Interestingly, MySpaceID went live in the early half of the same month that Google annouced it’s Friend Connect concept. And Twitter was a partner with MSID. Even more confusing, Google partnered with MySpace to challenge Facebook.

Confused yet? This is like some social version of the whole Google-Yahoo-Microsoft saga earlier this year…

Last Social Stance

Lastminute.com‘s marketing guys continue to push the boundaries, this time setting up the company on Twitter.

I see this as being a bold move, and certainly could be setting the standards for other large companies. Increasingly, research is showing us that in order to actively engage online consumers, companies need to be embracing social media. This doesn’t necessarily have to take the form of a Facebook page or a dedicated network site, but can take more simple forms, such as on-site customer reviews or a well-managed blog – the latter of which, incidentally, Lastminute have been running successfully for some time now.

Twitter is already seeing interest and activity from some companies, but for a major player like Lastminute to start tweeting could well mean that we’ll be seeing some of the more well-known businesses suddenly online this way, especially when they see how quickly Lastminute’s been gaining followers.

Where on earth are you?

Everyone knows that Twitter is an amazing social tool.

So, get this: You can now follow LIVE reatime tweets from across the world using Twittervision. It’s in realtime and is a pretty cool application, but even better is TwittEarth, where you can download the application as a screen saver. Brilliant – I recommend you give it a go.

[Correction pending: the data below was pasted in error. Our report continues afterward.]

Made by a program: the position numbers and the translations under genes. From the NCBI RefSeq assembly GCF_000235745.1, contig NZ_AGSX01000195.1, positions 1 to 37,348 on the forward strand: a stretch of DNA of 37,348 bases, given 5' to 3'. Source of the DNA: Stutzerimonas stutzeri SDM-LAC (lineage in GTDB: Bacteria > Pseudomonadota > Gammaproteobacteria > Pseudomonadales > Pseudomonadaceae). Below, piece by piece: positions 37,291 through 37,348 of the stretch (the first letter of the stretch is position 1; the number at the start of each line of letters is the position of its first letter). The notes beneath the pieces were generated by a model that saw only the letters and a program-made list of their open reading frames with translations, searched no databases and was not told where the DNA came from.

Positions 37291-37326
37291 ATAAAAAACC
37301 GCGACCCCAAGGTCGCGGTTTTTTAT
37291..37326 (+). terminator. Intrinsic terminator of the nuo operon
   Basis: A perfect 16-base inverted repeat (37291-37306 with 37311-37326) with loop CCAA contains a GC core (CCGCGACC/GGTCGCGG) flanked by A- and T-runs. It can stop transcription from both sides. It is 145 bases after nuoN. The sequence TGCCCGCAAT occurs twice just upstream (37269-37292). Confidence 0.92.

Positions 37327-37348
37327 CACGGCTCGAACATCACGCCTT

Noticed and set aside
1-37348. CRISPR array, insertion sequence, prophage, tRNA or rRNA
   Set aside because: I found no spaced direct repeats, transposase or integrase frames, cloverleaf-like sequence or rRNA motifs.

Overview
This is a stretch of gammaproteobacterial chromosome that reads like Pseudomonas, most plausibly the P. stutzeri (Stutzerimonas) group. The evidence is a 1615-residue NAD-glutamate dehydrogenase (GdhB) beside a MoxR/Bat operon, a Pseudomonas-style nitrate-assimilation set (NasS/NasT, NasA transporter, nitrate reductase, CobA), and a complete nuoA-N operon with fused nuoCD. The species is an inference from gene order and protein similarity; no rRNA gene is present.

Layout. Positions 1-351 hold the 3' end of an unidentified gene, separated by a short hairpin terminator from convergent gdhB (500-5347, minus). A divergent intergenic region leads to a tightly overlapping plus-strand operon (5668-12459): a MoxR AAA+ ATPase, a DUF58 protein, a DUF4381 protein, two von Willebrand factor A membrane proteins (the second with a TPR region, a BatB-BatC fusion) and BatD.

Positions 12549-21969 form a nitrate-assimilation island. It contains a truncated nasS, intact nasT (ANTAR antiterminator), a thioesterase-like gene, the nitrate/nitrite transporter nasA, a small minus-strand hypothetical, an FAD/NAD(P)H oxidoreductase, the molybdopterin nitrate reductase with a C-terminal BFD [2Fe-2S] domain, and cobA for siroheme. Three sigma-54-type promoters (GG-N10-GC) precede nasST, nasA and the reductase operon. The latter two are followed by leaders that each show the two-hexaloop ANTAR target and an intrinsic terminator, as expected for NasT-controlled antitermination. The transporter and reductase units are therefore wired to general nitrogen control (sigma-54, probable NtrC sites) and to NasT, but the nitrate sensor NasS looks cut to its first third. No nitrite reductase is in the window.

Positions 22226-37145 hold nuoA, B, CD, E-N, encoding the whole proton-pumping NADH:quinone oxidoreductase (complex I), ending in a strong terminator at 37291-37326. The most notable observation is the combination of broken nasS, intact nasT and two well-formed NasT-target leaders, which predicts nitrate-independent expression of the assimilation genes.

Twitter = Terrorism

In case anyone missed it, the US intelligence agencies – CIA, FBI, IBM – announced that Twitter means terror.

A rough report that somehow (as usual) found its way onto the internet gives a fun list of online and mobile apps – including MySpace, Facebook and Twitter – that apparently terrorists could be using. (As an aside, if I worked for a security agency, I’d be more worried about how a report like that got out onto the internet).

I won’t deny that social media has been – and still is – used by people to post extremist ideology, racism and the like, but when this happened, it’s totally unacceptable and is more often than not removed very quickly, with often nasty reprocussions for whoever posted it.

I think though, what they’re panicking about is that certain media is practically in realtime, therefore seemingly a great tool for the tech-savvy terrorist. Which, to be honest, is possibly pushing any boundary of common sense; I personally doubt such people would be operating openly on social platforms – and what about all the other technological advances since the carrier pidgeon? Email, SMS – even a phone call – seem more likely to be used by the social-conscious terrorist.

I suppose, for arguments sake, that social platforms could be used for grooming and recruiting into that kind of thing, but I’m fairly sure we’d all notice if al-Qaeda was on Bebo.

Now our wonderful Government seems to be calling for the likes of GCHQ and Mi5 to be able to monitor mobile and internet-based systems, storing details of ALL phone calls made and websites visited for up to two years in some kind of storage-super-computer. The wonderful Jacqui Smith seems to suggested this, but even top anti-terror experts are saying it’s nuts.

At least makes Google’s ideas on data storage look like a nice option, for once.